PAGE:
‘Political outlaw’ Ackison seeks Ohio state Senate seat


Ohio legislative candidate Melissa Ackison said she is a “political outlaw” who wants to bring straight talk to the state Senate.   Courtesy Melissa Ackison for Senate

Melissa Ackison describes herself as a “conservative candidate and political outlaw.”

In an interview with Ohio Business Daily, Ackison lived up to that claim.

She discussed her determination to represent working people, why having an abortion when she was 16 led her to become a strong advocate for banning the procedure, and why she is the “mini-Trump of Ohio politics.”

Ackison said she wants to serve in the Ohio Senate to be a voice of the people of Columbus, whom she said have been left behind.


Ackison is a Republican seeking the GOP nomination for the District 26 Senate seat, now held by five-term state Sen. David Burke (R-Marysville), who is not seeking re-election due to term limits. 

Ackison said she knows hard work because that is what she has done since she was a girl. She grew up on the west side of Columbus in a working-class family.

“I started working when I was 12, babysitting to make enough money to get back and forth to the pool — and I liked having money of my own,” she said. “I spent my summers at my grandmother’s home in the ‘hood.”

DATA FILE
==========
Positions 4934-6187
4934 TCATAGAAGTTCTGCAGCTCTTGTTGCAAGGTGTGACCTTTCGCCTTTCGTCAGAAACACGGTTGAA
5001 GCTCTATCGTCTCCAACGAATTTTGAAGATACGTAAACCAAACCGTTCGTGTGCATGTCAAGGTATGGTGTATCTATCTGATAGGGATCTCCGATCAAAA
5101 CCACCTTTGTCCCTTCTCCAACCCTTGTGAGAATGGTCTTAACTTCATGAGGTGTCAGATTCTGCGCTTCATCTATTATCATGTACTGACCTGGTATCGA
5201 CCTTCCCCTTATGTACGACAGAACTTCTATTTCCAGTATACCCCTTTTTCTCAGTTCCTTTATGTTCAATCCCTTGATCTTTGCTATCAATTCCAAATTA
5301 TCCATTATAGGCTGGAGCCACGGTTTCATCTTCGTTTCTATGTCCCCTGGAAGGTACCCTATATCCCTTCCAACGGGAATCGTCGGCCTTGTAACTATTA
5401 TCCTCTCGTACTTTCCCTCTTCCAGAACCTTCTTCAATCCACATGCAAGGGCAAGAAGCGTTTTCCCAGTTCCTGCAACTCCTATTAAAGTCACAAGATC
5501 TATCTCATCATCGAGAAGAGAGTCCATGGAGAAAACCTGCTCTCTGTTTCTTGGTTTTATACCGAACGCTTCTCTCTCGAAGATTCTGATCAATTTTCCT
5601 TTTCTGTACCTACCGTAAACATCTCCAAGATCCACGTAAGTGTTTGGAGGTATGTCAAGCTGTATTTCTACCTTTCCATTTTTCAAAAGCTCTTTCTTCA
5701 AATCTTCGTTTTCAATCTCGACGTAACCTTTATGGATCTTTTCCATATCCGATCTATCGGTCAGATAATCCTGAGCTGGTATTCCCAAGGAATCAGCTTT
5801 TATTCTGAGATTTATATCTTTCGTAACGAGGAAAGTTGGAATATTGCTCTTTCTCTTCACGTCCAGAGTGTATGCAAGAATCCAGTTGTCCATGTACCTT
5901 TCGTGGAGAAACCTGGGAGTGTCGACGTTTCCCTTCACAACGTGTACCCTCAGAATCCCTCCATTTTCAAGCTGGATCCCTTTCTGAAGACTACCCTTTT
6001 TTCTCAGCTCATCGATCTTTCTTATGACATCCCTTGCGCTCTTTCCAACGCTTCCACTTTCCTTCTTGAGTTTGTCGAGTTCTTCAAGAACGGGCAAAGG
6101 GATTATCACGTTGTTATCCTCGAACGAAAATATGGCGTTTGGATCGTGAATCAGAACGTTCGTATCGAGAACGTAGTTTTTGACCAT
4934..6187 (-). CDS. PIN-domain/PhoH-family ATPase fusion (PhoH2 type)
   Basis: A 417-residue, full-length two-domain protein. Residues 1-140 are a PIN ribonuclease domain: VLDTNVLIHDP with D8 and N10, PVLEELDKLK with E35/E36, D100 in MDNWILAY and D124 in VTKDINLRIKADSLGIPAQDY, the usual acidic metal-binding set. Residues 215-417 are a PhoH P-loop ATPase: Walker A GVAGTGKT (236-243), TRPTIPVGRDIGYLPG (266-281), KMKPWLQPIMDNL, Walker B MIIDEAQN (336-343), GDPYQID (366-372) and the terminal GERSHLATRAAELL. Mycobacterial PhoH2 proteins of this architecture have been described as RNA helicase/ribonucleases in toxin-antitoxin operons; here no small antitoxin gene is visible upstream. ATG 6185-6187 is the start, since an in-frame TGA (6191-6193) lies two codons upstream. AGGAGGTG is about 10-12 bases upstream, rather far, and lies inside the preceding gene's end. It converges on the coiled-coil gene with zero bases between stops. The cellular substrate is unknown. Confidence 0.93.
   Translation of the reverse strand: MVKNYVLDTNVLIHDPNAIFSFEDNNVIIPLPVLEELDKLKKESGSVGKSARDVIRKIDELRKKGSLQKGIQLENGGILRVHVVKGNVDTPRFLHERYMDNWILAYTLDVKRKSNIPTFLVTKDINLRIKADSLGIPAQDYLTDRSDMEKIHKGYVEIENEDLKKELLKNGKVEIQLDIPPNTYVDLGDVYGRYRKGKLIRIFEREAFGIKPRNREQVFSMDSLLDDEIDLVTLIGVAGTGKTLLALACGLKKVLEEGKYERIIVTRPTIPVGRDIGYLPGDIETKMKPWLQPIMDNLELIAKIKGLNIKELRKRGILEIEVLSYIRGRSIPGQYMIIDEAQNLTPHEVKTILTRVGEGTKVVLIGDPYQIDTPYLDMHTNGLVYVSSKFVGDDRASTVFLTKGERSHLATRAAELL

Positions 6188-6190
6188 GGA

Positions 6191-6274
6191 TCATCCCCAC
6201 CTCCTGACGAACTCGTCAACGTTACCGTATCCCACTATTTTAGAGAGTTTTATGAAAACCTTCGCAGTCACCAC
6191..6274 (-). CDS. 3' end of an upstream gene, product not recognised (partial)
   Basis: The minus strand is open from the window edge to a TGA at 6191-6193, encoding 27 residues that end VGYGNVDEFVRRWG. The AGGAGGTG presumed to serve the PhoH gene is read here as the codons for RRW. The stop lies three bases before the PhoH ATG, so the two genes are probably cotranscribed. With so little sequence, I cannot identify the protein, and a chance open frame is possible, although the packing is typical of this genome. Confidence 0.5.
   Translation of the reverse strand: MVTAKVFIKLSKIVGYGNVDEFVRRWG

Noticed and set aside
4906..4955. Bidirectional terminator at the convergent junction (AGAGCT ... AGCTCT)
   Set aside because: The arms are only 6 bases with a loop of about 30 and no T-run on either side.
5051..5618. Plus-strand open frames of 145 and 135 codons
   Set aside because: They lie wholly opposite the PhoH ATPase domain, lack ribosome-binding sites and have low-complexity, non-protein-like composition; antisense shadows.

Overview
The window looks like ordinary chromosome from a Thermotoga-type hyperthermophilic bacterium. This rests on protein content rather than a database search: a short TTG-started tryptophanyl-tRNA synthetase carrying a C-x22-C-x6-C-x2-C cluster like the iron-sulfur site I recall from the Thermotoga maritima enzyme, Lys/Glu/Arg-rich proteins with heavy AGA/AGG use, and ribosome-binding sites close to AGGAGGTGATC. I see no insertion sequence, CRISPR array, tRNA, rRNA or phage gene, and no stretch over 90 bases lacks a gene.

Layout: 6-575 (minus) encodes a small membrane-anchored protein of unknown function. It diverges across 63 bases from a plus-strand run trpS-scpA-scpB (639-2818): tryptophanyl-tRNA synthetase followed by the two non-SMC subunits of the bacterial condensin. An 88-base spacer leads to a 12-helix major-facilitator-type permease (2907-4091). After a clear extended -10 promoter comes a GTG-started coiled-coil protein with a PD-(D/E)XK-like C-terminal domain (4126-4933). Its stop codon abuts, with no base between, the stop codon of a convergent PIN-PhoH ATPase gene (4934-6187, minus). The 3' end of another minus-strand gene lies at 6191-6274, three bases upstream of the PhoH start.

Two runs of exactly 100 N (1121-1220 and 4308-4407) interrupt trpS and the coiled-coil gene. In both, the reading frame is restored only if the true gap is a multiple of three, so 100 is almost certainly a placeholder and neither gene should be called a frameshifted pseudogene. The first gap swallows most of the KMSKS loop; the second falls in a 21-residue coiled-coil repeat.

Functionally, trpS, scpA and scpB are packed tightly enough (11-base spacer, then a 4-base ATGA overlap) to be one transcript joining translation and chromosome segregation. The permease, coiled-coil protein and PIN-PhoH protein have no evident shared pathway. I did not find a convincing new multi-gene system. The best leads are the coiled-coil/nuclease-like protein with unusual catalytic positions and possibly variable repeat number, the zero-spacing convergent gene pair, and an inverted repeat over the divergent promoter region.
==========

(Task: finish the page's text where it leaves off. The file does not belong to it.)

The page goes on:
She and her beloved grandmother used to collect cans on side of road to have enough money to catch a bus to the store and buy her a toy.

“In my mind, we were living big,” Ackison said. “That was the best life you can have.”

Her dad, a hard-working union man, inspired her. He was her hero, and his death when he was just 45 hit her hard.

Pregnant as a teen, she said she struggled in a traditional school setting. But a teacher saw potential so she was home-schooled as a senior to earn her diploma while also working full-time. While her friends were partying, she bought her first house at 19. It wasn’t in the best neighborhood, but she said she was proud of it and cared for her lawn, entering in contests where she competed with women her grandmother’s age.

By the time she was 24, she was an executive at her company and she started her own business before she was 30.

“I knew I was able to achieve. I traveled the world, working in Canada, France, Mexico and across the U.S.,” Ackison said. “It’s how I was able to travel the world. I knew if I wanted a ticket, I had to work hard.”